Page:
Should we really assume the reporter is trying to assemble some sort of junk clickbait story? I've seen real, legitimate reporters ask this sort of thing on social media to flesh out their news stories with comments (or video) from Real People, kind of like what they used to do with people on the street. LtPowers (talk) 12:14, 7 September 2021 (UTC)

If the events being described by the poster John were actually happening, stepping outside and pointing a camera pretty much anywhere would be the much better story, rather than re-tweeting someone's description. Hence the clickbait assumption. 14:35, 7 September 2021 (UTC)

I think that the alt-text might be a reference to the rotation of the heavens as perceived from the Earth as a result of the Earth's rotation - some of the heaves disappear below the horizon, but more appears to replace it.-- 21:44, 7 September 2021 (UTC)

I think it's probably a reference to "infinite scrolling" webpages, (that, for example, some news sites have). -- 12:17, 8 September 2021 (UTC)
Hmm surely the mouse-over (caption) should have ended: "... as if the scroll were infinite" ?
Re: [S]urely the mouse-over (caption) should have ended: "... as if the scroll were infinite" ?
Absolutely - This is an error, does it go in Trivia? Miamiclay (talk) 21:43, 9 September 2021 (UTC)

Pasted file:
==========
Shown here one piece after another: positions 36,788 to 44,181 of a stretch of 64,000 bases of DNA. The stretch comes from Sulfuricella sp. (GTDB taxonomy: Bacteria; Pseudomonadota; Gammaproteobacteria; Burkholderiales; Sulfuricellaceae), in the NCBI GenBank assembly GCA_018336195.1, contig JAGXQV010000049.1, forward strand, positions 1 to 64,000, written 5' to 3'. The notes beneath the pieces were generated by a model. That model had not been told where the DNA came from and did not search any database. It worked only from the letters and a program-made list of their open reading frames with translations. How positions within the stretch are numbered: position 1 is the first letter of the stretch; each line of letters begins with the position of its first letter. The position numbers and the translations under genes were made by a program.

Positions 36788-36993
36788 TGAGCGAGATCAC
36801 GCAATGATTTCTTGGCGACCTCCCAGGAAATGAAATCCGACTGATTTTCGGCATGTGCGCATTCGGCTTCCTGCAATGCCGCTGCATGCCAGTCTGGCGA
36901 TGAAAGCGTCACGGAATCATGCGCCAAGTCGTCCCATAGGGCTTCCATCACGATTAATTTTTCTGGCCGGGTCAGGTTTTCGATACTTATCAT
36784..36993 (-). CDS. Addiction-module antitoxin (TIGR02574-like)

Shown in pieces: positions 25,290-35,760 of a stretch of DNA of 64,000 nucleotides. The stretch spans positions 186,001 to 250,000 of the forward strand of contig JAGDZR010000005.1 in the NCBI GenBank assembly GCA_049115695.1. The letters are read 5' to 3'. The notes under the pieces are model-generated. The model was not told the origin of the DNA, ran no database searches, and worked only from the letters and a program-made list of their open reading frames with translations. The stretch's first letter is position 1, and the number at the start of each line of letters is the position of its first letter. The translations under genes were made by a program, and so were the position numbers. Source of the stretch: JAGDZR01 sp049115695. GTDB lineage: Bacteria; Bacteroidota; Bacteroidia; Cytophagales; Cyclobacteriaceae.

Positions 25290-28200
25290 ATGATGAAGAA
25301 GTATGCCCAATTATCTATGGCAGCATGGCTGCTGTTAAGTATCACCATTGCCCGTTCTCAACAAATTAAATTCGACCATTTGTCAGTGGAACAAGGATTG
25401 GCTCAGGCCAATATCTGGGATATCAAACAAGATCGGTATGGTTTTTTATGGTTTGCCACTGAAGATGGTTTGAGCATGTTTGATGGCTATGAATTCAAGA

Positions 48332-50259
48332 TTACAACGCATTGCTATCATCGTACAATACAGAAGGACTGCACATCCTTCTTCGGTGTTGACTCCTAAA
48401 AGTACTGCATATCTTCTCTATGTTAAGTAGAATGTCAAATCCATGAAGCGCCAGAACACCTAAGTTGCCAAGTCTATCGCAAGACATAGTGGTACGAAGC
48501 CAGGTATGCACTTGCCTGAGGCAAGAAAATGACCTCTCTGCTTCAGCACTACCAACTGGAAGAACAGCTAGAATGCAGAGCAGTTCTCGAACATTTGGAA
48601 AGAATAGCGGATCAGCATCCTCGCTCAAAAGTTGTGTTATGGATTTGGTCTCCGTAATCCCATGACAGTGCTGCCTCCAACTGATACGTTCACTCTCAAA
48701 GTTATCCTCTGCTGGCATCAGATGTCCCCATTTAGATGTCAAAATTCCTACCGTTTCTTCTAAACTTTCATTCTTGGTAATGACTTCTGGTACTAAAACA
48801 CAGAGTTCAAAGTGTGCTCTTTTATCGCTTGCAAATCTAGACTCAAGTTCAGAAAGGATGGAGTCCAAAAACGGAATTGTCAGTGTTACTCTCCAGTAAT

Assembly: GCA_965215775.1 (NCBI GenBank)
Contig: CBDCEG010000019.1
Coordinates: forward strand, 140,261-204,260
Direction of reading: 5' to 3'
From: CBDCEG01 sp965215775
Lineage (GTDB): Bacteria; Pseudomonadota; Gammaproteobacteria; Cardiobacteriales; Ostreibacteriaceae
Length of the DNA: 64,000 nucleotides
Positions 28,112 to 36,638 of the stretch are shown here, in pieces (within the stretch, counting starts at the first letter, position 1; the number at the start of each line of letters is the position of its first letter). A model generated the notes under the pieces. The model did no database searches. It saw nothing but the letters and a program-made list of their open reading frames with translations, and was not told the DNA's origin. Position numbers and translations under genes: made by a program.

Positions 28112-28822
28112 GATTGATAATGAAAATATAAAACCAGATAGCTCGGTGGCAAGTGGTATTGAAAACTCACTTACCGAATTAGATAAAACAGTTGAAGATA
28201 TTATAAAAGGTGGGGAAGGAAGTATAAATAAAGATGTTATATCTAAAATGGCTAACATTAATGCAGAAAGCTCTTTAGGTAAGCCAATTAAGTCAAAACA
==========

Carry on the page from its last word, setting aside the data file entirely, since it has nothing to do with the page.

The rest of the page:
"scroll" is singular, why would you use the plural "were"? 16:15, 8 September 2021 (UTC)
"were" is also the past subjunctive, used for both singular and plural. -- Barmar (talk) (please sign your comments with ~~~~)
As in “If I were you,” or, in song, “If I were a rich man, …” Miamiclay (talk) 18:21, 12 September 2021 (UTC)
It is acceptable to say "If it was infinite" if referring to a past event that may have occurred. "If it were infinite" indicates that it was perceived to be infinite but known not to be. If there is a possibility that the scroll was actually infinite and "John" just doesn't know, I believe this use is correct as-is.

I think the current explanation generally gets it, but it has a lot of implicit assumption about the interpretation of Revelation by referring to it as a prophesy of literal apocalyptic events. Not only is it unlikely that the language was meant to be literal (it was probably purposefully allegorical so contemporary Christians could read it without incensing the Roman authorities), there is a prominent school of thought within Christianity that Revelation refers to events that happened in shortly after its writing in the first century (the fall of Jerusalem in 70 AD, for example). 21:48, 8 September 2021 (UTC)

I liked the original four lines so much more. This is now just overexplaining the cartoon with absurd theories. John is a general placeholder name. The link to the biblical character is nice, but rather as a coincidence than an explanation. -- 06:21, 9 September 2021 (UTC)

While I agree that the middle of the article overexplains a bit, the name John here is almost certainly a reference to John of Patmos, author of Revelation. 11:18, 9 September 2021 (UTC)
The statement that John of Patmos is the author of Revelation is disputed. All we know is that the author(s) of the book of revelations refer to themselves as John. But I now agree that it is relevant to the explanation. However, I will modify the explanation to make it less assumptions. -- 10:52, 13 September 2021 (UTC)